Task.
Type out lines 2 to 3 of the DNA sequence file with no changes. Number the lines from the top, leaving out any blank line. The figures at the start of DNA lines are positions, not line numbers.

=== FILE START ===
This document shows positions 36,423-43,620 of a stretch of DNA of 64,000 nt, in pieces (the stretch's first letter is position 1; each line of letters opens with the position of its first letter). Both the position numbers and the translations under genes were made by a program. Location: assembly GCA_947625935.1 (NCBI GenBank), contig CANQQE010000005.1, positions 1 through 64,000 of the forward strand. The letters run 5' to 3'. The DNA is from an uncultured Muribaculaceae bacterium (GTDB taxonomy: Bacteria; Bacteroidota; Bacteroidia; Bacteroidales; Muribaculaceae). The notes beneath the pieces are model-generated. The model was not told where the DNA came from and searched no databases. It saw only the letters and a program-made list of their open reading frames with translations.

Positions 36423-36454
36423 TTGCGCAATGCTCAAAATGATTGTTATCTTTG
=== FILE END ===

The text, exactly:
Positions 36423-36454
36423 TTGCGCAATGCTCAAAATGATTGTTATCTTTG